induced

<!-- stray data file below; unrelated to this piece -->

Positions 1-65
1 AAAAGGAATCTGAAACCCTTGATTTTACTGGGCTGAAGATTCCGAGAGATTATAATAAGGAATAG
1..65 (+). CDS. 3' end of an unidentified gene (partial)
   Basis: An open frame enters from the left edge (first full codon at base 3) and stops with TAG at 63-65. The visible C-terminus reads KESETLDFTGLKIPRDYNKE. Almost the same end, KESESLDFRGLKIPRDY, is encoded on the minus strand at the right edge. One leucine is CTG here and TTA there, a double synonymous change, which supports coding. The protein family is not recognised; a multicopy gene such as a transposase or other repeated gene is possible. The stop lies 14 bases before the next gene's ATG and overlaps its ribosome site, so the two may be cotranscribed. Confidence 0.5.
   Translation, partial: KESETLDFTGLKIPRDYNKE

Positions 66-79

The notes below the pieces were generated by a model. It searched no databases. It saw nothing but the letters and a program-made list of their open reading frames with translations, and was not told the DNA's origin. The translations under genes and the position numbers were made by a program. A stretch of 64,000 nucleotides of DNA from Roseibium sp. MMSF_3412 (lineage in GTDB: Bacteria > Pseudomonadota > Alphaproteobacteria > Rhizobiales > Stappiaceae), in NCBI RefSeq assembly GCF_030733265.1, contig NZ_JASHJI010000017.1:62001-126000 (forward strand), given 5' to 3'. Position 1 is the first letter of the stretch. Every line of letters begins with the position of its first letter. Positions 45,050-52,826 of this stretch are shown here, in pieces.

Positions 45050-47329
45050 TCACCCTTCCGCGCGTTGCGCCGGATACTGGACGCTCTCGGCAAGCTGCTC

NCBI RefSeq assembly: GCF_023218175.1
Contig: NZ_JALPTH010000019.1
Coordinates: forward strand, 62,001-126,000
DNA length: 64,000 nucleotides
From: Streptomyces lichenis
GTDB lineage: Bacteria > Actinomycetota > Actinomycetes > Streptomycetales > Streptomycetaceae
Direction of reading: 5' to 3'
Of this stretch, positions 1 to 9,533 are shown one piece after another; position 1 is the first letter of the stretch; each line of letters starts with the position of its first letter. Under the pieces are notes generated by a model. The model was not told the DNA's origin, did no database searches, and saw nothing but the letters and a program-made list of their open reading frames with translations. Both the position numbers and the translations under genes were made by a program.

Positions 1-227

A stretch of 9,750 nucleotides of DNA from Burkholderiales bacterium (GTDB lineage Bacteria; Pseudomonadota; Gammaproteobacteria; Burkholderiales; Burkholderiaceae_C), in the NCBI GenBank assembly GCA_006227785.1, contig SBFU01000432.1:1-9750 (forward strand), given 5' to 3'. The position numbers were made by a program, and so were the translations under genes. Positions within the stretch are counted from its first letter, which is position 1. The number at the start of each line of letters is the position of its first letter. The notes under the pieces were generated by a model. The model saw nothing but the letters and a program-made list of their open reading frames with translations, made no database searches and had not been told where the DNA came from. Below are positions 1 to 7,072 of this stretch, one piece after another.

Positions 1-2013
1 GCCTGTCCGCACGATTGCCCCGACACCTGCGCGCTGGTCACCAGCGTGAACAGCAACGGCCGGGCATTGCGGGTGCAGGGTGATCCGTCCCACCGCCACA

induced to mix salt with the provender the mind, promote exercise, which is naof their cattle, which produced in those ture's best restorative. thus fed, a manifest superiority. It In liver complaints, that arise from a will hardly be necessary, after relating long residence in torrid climes, the suthis strong fact, to insist on the inference perior efficacy of these waters is firmly to be drawn from the concurrence of all established; and many whose health has nations in the use of salt as a culinary in- been thus injured, annually resort to this gredient; from the predilection shown place, and bear away in their altered for it by some of the feathered race, or looks ample testimony of the benefit they from the salutary properties of the salt have received. marshes, either in preventing or reme The baths which I have before noticed, äying the diseases of sheep. Can we are likely to be of incalculable advantage wonder then that Cheltenham, liberally to those who are tormented with extrasupplied as it is with saline springs, should neous affections, for the cure of which, be so much frequented ? Here the ac. the internal use of these waters has long tive agency of common salt is heightened been efficiently employed, The bathing by the addition of other saline materials plan, however, would be greatly improved, (Épsom and Glauber salts) whose ape- if it supplied artificial sea-water and sulrient qualities are more decisive, while phurated baths. The addition of a protheir debilitating effects are counteracted per proportion of salt to the mineral waby carbonic and chalybeate principles, ter might easily be made; and surely some whose renovating influence upon the chemical process might be devised, to stomach is universally recognized. Here, approximate the strong sulphurated saline according to the nature of his complaint, nearer to the nature of Harrogate water. the invalid may have recourse to the sa It would be worthy of the enlarged Jine chalybeate of the old spa; a sulphu- views of Mr. Thompson, to procure, if retted saline, approaching to the nature possible, the completion of the colonnade, of Harrogate water; a simple saline, &c. and to open from thence a grand avenue &c. at Montpelier Wells; and a simple to Montpelier wells. chalybeate, like that of Tunbridge, at I fear my prolixity has been tiresome, Barrett's, and at Ridklel's. These waters and therefore hasten to conclude. We will doubtless always retain some degree have made a party for a rural excursion of credit, although the manner of taking to-mortow, that will